III. Lecture Days (American Pageant)
On days in which the main text is used in class, the teacher will lecture on the chapter using a teacher-created outline available to students on-line. Students are required go to the teacher website to PRINT the chapter outline BEFORE class starts!!! Actually, outlines are bundled together at my teacher website so you can print off many at one time. I also recommend that you use the outlines as a study/review tool before and after you read the main text. (See Tips to be Successful in Godfrey's Class link on my website.)
IV. Circle Discussion Days (American Issues/Social Fabric)
On days in which the supplementary texts are used in class, students will construct an "ESSENTIAL QUESTION" for each chapter that they read. These questions will be broad discussion-type questions (often beginning with "Why" and "How"), and they should be on some aspect on the chapter that the student would like to discuss. In addition to writing the question, the students will compose a one-paragraph succinct answer to their question. These compositions called "essential questions" should be word-processed and labeled at the header name, date, book initials, and chapter number. These essential questions will be used in class for discussion. We will sit in a "circle group" to discuss. At the end of the class, the questions and paragraphs are collected, and each is graded on a point system.
V. Team Debates
Once per semester each student will be assigned to a debate team (either the "affirmative" or "negative" side) on an historical issue. Each debate will have a three-minute opening speaker, a three-minute rebuttal, and a three-minute concluding speaker. Students will be given a list at the beginning of the semester with the debates as well as guidelines and tips on how to properly prepare. Students may use any scholarly material to prepare their oral arguments, but the teacher will provide the main sourcebook, Taking Sides: American History by Madaras and SoRelle. Students will receive a individual score from the teacher based on the degree of preparation and overall effective communication of ideas. This counts as a test grade for that nine weeks. Peers in the class will determine who won the debate, and each student on the winning team will receive a bonus of two points added to his/her individual score.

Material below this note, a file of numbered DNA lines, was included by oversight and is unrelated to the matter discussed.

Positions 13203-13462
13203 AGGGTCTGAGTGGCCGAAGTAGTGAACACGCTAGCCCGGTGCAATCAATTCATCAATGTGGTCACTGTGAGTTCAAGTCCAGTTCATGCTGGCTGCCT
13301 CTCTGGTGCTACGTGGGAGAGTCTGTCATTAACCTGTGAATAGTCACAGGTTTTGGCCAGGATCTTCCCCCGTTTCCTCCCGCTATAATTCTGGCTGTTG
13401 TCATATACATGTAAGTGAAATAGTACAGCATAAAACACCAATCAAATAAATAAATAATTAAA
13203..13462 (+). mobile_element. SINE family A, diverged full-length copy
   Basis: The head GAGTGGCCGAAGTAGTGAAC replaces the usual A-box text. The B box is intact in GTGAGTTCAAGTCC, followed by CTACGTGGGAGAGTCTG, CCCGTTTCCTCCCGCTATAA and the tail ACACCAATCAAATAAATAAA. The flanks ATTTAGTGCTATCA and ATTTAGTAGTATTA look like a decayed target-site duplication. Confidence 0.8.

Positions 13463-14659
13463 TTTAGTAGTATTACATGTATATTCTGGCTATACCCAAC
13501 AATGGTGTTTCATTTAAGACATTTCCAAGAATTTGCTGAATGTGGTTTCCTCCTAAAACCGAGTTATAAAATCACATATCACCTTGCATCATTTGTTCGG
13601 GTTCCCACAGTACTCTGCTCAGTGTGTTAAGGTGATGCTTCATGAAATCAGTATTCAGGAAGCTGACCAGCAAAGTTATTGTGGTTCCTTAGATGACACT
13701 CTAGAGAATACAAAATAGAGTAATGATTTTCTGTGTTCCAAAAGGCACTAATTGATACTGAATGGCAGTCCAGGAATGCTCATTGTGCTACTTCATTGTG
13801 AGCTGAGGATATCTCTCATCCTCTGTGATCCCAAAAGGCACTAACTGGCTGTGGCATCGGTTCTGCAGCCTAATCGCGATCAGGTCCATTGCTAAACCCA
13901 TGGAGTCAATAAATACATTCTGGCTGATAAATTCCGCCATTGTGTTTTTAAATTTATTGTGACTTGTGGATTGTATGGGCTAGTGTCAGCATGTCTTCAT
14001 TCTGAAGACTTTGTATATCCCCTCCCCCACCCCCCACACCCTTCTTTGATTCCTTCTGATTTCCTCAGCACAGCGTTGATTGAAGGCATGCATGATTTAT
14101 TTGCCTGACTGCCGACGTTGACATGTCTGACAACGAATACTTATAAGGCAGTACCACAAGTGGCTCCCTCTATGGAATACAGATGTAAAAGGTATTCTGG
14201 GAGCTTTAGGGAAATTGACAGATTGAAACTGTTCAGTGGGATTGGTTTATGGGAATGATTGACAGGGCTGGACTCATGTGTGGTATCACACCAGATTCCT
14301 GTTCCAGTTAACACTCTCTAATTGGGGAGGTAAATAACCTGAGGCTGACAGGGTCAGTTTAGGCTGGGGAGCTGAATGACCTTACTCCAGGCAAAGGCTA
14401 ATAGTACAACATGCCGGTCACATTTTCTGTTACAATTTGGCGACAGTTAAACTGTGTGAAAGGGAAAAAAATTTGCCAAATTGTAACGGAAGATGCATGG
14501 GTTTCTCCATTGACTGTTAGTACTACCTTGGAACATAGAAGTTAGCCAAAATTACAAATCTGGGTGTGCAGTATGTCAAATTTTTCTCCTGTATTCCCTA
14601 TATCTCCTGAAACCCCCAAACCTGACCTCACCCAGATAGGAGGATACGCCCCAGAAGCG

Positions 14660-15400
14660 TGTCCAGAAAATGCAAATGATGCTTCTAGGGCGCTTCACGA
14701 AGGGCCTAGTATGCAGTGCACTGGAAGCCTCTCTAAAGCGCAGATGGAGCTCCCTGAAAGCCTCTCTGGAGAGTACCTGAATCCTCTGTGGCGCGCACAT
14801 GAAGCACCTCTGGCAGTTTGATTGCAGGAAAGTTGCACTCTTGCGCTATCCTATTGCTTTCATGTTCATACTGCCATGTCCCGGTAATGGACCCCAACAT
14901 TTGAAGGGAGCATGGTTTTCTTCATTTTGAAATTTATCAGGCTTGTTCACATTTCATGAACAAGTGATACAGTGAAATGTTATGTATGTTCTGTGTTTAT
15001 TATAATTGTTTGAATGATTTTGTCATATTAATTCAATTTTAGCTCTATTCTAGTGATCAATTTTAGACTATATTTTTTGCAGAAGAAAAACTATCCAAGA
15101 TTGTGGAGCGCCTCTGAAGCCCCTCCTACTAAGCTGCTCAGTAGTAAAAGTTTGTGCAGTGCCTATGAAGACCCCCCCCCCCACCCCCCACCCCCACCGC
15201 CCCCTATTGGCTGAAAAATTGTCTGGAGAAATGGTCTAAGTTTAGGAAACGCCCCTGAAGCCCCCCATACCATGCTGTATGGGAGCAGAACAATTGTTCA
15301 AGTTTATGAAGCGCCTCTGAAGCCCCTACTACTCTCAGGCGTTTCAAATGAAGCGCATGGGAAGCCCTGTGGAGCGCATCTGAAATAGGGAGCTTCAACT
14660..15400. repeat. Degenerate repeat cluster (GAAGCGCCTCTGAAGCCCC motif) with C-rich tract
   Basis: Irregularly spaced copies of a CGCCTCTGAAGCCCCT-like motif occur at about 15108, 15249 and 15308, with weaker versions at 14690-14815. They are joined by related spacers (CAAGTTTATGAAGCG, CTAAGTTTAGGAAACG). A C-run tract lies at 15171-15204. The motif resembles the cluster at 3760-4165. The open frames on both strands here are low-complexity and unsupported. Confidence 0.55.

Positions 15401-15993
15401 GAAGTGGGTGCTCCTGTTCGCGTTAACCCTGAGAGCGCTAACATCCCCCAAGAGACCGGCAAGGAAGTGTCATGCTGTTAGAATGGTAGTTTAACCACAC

VI. In-Class Writing Humanities Activities
Periodically during the nine weeks, we will have an in-class humanities writing activity that attempts to pull the academic content of our class together with artistic vibes of the period of history we are studying. After discussing and/or analyzing a piece of art (music, painting, poem, etc.), I will ask you individually to write a succinct answer to a prompt and collect these in class. They will be graded on a check-plus, check, check-minus or zero system and these will comprise 5% of the nine weeks grade.
VII. Make-up Work
Make sure that you make up all missed quizzes within 5 days of the absence. (Of course I am speaking about excused absences and missed work only. Academic work missed during an unexcused absence will result in a zero.) I will place a zero in the grade "hole" until a make-up score is posted (ditto for essential questions). Make-up quizzes are eligible for the "corrections process" ONLY IF made up in time to be graded by teacher and returned to student in order for them to be turn in the following week using the quiz corrections form. Therefore, it is a good idea to get me to grade the make-up quiz after you take it and record the score so I can give this to you to correct. Thank you are attending to these matters promptly.
VII. Word-Processed Papers Requirements